I write a lot about the blurring/blending of the sectors - commercial entities providing social services (schools, health care), nonprofits running revenue-sustaining enterprises (Rubicon Bakery, Delancey Street, Grameen Bank), and the public sector co-producing public services with individuals, such as municipal recycling programs or neighborhood watch programs. Its easy to think this is all new and big.
This morning while walking the dog I finally stopped and read a poster I had noticed in several store windows along the main shopping street near my house. It announced a street-wide used book sale. Stores were asking individuals to donate used books to be sold to raise money for the renovation of the local library branch. The stores with the signs are making space available for the book donations. The idea - get shoppers into the stores to donate books and browse among them on the day of the sale (gee, perhaps they will buy something also...). Engage neighbors in raising funds for the local library. Bring people together. Clean out your overstuffed bookshelves and restuff them with different books.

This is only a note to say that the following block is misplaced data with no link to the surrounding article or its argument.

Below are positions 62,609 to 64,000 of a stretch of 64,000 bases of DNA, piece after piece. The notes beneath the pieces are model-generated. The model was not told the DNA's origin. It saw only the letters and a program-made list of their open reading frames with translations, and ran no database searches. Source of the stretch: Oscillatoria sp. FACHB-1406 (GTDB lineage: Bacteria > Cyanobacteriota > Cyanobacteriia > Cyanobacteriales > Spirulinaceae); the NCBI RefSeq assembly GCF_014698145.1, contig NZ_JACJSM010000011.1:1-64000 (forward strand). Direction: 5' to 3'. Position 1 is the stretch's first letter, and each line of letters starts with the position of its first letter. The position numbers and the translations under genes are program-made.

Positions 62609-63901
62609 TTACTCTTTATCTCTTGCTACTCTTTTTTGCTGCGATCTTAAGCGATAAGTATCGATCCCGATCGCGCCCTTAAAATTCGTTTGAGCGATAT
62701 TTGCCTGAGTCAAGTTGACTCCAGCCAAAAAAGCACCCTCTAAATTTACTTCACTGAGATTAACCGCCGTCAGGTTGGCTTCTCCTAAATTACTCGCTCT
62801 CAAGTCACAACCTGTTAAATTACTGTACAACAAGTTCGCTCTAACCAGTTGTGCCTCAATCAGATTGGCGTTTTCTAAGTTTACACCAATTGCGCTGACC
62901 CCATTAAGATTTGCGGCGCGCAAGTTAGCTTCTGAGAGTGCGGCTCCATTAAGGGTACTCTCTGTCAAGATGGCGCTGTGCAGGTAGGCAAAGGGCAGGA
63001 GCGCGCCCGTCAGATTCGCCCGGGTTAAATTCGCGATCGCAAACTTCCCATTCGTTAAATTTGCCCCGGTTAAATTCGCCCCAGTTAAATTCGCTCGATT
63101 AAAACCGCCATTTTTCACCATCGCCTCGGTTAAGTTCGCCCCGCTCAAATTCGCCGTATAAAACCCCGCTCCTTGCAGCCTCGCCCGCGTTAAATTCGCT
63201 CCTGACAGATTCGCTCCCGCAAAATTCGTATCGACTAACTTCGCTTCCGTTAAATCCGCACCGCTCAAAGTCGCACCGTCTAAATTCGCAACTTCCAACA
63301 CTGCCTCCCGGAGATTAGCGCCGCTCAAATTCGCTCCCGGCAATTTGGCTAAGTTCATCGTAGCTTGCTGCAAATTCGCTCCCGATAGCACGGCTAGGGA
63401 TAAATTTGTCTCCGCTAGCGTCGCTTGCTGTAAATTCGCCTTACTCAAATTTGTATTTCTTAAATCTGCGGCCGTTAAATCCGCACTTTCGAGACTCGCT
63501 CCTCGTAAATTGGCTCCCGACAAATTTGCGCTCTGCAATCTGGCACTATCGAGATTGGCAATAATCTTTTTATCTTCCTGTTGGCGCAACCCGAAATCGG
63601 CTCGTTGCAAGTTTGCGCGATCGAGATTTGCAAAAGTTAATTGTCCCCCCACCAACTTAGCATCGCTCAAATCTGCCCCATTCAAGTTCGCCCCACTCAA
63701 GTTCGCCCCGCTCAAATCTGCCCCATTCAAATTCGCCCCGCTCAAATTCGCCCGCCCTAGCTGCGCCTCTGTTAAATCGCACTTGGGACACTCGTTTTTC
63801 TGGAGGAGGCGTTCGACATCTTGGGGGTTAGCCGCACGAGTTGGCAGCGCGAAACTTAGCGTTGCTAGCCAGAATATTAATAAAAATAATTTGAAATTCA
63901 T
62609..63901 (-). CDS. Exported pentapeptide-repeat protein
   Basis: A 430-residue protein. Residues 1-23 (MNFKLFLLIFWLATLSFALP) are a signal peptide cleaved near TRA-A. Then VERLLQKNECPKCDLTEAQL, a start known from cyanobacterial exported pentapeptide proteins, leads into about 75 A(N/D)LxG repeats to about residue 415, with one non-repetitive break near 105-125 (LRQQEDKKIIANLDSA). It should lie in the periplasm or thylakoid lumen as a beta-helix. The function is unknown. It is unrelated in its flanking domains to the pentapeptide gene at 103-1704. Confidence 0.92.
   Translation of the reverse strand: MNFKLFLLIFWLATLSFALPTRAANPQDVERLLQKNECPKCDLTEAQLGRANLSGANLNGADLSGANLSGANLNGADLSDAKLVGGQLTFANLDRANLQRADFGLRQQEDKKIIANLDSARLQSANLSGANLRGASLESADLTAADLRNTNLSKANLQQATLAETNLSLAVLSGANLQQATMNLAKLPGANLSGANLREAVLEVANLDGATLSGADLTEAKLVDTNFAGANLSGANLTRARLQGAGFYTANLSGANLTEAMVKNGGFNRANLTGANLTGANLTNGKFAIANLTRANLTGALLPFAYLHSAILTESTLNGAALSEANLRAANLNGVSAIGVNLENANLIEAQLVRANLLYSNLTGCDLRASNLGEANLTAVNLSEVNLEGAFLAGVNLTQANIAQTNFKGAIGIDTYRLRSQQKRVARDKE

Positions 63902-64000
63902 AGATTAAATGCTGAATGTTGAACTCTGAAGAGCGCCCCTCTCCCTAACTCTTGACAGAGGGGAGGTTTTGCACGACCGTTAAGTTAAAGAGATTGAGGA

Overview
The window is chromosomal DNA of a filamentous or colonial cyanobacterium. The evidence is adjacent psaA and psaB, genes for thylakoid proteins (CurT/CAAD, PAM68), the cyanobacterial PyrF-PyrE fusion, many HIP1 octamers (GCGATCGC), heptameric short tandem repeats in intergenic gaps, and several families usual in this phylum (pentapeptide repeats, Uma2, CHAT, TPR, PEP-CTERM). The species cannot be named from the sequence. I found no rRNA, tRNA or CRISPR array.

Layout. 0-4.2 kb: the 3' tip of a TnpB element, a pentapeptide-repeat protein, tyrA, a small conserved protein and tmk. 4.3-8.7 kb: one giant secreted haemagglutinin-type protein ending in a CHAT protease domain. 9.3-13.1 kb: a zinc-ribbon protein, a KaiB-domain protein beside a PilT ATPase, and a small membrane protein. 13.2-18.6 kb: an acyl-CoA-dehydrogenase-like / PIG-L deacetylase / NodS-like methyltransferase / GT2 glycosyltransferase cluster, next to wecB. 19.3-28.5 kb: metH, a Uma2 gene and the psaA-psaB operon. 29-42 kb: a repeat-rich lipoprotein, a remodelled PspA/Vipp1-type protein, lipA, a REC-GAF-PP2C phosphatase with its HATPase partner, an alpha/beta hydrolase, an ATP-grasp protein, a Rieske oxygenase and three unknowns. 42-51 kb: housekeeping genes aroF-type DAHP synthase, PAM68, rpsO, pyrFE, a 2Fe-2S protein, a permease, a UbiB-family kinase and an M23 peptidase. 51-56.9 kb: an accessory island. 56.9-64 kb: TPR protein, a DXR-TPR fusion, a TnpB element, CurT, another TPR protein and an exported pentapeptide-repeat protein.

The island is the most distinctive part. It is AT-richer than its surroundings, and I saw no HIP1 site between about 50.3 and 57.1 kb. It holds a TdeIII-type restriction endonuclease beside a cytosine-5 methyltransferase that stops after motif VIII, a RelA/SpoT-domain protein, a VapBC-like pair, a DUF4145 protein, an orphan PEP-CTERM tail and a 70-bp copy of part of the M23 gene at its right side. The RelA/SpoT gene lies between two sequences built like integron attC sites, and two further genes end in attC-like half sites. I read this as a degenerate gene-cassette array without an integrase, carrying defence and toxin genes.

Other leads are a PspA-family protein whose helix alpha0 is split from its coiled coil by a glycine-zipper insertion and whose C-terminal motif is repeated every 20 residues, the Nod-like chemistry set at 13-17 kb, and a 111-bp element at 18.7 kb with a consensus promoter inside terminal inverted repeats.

Community engagement. Public, grassroots organizing. Commercial support. For a public agency (the library). Nary a nonprofit to be found. Nothing big, nothing particularly new. Didn't even catch my eye for several days. Right here, in my own backyard.